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Oral Hygiene & Digestion: Are They Connected?

Brush, brush, brush your teeth — I think we’ve all grown up with multiple versions of this nursery rhyme that told us that brushing our teeth was a golden rule, one of the many Holy Grails of personal hygiene that couldn’t be missed. Doing it repeatedly, for so many years, it has now become second nature to all of us (or at least we hope!). The consequences of poor oral hygiene are often connected to bad breath, plaque-filled teeth, cavities, and all things related to the mouth — but did you know it also has a very strong connection to our digestive health too?

The  gut is the linchpin to the way our system functions and is therefore connected to pretty much every part of our body, including our mouth. As a matter of fact, oral hygiene and gut health share a very special relationship — poor mouth health equals poor gut, poor gut health equals poor mouth health — they’re two peas in a pod.

Their Love Story 👭

Let’s understand the basics of this connection and break it down for you. Our mouth and gut both have a microbiome of their own. This microbiome plays a significant role in how each of the two functions, and like always the good bacteria needs to outweigh the bad for a healthy and balanced environment. 

Now, think of your mouth as a bouncer standing outside a nightclub aka your gut. It filters out the harmless party goers from the harmful ruckus creators, and maintains a decent crowd within the nightclub. Similarly, when you swallow something, you also swallow thousands of bacteria — some bad, mostly good. Now, if your mouth has an overdose of bad bacteria, how can it act like a responsible bouncer and keep it away from the gut? The gut then has to face the consequences.

To simplify things, the bad bacteria in your mouth triggers issues like gum disease or cavities. This bacteria then travels into your digestive tract and the rest of your body, only to disrupt its respective microbiome, resulting in more internal trouble. Basically, the next time you have gastrointestinal issues, don’t just blame the poor stomach but actually look into whether you are cleaning your mouth right. As a matter of fact, studies have found a strong connection between oral diseases and systemic diseases — which means, your damaged gums could actually be a trigger for scarier conditions! Freaky, right?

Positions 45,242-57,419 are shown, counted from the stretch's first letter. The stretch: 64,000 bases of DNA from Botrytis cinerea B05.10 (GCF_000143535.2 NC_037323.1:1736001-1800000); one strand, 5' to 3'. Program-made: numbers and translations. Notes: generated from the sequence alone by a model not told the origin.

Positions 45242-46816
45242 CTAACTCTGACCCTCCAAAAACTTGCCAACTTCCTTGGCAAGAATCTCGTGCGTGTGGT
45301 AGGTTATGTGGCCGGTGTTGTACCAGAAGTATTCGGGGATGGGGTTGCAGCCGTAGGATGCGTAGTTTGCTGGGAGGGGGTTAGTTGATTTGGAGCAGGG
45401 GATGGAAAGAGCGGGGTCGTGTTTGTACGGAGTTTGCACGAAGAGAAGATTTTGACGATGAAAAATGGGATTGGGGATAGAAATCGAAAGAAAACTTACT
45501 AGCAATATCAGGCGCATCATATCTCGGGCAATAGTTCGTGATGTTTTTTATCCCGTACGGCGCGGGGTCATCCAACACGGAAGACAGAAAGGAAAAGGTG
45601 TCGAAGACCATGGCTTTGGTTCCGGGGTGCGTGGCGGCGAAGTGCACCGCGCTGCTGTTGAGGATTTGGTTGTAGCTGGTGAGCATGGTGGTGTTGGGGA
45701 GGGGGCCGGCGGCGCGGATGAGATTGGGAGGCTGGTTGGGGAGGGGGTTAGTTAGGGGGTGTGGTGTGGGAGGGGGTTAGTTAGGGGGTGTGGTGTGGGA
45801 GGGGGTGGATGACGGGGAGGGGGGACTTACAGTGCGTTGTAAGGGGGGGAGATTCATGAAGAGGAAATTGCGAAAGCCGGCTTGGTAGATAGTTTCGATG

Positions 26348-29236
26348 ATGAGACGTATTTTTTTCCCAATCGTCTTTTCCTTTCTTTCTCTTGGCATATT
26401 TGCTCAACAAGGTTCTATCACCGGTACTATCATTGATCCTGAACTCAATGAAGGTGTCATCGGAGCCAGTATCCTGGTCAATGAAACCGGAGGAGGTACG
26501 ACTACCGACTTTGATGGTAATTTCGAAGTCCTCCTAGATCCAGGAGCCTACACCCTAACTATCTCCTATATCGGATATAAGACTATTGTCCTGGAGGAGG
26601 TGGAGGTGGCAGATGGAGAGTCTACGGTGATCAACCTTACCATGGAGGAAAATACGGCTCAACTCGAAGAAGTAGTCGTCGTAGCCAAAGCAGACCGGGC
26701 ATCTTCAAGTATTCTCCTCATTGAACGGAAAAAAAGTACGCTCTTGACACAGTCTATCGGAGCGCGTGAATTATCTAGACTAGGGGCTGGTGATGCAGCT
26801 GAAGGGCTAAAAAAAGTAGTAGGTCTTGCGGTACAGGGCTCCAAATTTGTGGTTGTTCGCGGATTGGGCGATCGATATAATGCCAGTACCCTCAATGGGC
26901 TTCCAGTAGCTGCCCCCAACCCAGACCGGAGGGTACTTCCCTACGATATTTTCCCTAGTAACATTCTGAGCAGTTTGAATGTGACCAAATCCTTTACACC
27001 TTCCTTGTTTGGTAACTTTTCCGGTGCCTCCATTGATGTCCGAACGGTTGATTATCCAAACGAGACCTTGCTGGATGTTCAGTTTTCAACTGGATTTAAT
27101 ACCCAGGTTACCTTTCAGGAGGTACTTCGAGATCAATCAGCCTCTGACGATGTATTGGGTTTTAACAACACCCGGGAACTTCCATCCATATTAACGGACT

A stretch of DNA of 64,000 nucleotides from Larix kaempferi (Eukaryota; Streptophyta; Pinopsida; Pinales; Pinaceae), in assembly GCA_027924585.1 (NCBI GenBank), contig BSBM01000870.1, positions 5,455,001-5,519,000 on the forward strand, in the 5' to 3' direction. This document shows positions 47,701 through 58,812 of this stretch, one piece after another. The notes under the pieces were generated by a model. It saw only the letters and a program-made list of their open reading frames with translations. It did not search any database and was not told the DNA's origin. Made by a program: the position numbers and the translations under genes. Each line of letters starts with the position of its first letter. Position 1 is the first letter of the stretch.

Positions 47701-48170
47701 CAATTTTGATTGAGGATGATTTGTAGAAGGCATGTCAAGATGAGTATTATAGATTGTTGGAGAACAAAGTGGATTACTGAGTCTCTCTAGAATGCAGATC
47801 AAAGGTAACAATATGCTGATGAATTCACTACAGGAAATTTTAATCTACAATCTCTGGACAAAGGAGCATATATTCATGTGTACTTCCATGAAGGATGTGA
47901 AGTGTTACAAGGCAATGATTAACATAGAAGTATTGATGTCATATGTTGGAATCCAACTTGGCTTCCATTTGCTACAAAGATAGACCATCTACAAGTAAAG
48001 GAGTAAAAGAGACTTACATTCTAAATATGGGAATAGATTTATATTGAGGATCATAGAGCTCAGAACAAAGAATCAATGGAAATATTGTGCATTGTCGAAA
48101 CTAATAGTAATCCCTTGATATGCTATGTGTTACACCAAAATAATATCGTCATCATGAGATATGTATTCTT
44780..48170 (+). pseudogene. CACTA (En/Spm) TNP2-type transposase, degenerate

Now here’s where the gut pulls an Uno reverse card on your mouth. A compromised digestive tract often triggers a poor immune system. A poor immune system results in more diseases that even show up in your mouth, amongst other places. See, it’s a vicious cycle that kind of messes up your entire body’s health!

The Damage 

  • Bad breath
  • Eroded enamel
  • Ulcers
  • Indigestion

But, it’s not just about brushing…

While oral hygiene is absolutely essential (brushing + flossing AM + PM, visit to the dentist twice a year), it is one of the two things one should do to maintain good oral and digestive health. What you put in your mouth, makes a whirlwind of a difference to how your digestive tract behaves. This means, watch what you eat. Processed foods and high sugar doesn’t just result in cavities, but also tip the range of the microbiomes present in your mouth, which eventually leads to many problems. 

Here’s what you need to keep in mind:

  • Bid farewell to highly processed foods that contain preservatives and added artificial flavours
  • Consume more probiotics, as well as fermented foods that’ll restore balance
  • Limit your intake of refined sugar as much as possible
  • Veggies and fruits are your BFFs
  • Go for fibre-rich foods
  • Chew your food properly

Evidently, the mouth and gut have a long-standing equation that cannot be ignored. So, the next time you skip your PM brush and floss or binge eat a whole box of donuts, don’t just think about your teeth, think about your stomach too!

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